Calciobit: Pocket Soccer League (to be localised in Europe as Nintendo Pocket Football Club) is the 3DS sequel to the 2006 Game Boy Advance football simulation game Calciobit and once again developed by ParityBit (who have also developed Derby Stallion and er, little else). I shall preface this review and state that the score is not necessarily finalised until the said localisation reaches fruition due to the difficulties often found in the relentless Japanese language subscreens and my not wanting to do this incredibly charming title a disservice.
Beginning with a wealth of options in choosing your Mii (I absolutely love Mii themed games), team name, region (I am on Awashima Island!), strip and logo etc. All have a number of sub-options. An English team name is available but limited to eight characters (still more than my Animal Crossing island - my team is called FCBRIBRI), logos include a cool werewolf, a skull, an SS S and several less National Socialist looking ones (I chose a cute dragon!) before the game begins properly.
And this is the actual scary part. A deluge of Japanese text options with four accompanying pictures (three players [formation], the pitch [whether to play defensive or offensive], a strip [uniform select] and a whistle [match time!]). I found translating http://japanjapanjan.web.fc2.com/ to be somewhat of a help in at least starting off as beginners should prepare for a drubbing which may sound incredibly daunting but the feeling when you score your first goal, let alone your first victory, is incredibly overwhelming.
I was also overwhelmed by the whole graphical style, not in technical prowess as the game doesn’t look too dissimilar from the GBA original but more-so in the amazing character sprites and fantastic art style throughout the overall superb presentation. The colours are also crisp with the 3D effect being absolutely everything that I want from a 3DS game: not too in-your-face but subtly presenting a tremendous amount of depth without ever annoying the player.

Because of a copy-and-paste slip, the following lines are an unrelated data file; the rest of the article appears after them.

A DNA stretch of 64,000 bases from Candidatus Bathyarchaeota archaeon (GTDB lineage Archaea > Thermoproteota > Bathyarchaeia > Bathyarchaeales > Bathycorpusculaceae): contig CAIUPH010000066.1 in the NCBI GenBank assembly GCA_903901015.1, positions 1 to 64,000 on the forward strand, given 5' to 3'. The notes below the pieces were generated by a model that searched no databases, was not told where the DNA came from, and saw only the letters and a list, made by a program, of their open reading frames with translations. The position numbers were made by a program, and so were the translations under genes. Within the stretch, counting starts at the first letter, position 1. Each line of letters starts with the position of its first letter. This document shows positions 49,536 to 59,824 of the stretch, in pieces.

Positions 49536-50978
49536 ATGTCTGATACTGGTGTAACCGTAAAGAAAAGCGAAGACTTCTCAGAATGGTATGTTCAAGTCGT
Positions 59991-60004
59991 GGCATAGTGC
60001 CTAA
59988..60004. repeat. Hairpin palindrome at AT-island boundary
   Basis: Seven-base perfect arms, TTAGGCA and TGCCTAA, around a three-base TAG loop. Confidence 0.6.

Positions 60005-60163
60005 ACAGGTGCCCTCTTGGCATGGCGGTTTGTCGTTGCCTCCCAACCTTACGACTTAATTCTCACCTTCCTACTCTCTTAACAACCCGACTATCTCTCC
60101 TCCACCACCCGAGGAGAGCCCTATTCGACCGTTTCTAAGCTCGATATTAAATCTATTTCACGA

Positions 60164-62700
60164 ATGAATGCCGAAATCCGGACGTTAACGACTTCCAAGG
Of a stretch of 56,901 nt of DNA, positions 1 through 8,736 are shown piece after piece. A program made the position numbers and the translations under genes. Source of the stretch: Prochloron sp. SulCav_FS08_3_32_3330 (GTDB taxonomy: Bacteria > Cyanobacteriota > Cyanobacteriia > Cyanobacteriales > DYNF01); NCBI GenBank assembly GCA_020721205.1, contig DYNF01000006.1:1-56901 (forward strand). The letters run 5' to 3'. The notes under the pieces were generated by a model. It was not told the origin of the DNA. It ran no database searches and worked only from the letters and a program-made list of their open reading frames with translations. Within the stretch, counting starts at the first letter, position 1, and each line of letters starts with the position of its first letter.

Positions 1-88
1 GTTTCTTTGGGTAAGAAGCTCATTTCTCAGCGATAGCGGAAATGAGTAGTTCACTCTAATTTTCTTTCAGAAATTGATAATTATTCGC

Gameplay-wise it’s worth emphasising that Calciobit is indeed a simulation game and that matches (45 minutes for practice matches and 90 for actual matches - although neither played in real time!) consist of you just staring at twenty two sprite characters. The circle pad controls the camera with the bottom screen enabling you (the manager!) to change formation, make substitutions etc on the bottom screen. Even the most ardent football simulation fan may find this an endurance test after several matches although the whole presentation somewhat make this more palatable.
In-between match days there are a number of other options available with special training cards to use on specific players (this and practice matches are both essential and effectively constitute the games ‘grinding’ with the cards also increasing the players RPG-like stats), a transfer market, all the initial options (team name, logo etc), change formation and tactics etc, view statistics, a replay mode (yes, you can record matches!), an online mode and what I hope is a save option (my original game didn’t save and this time around I’ve just closed my lid mid-game either side of charging!).
Overall Pocket Soccer League walks a fine line between both potentially alienating football fans with its simulation and simulation fans with the emphasis on ‘cute’ as opposed to ‘real’. The non-fast-forwardable matches may further alienate others yet with the amazing aesthetics and potential for dozens of hours of gameplay (I’m only just approaching my first dozen!); Calciobit could perhaps become one of the most non-assuming classics on the 3DS, although those owning both a Japanese and European 3DS are best advised to wait for the localisation (whereupon I’ll update the score accordingly).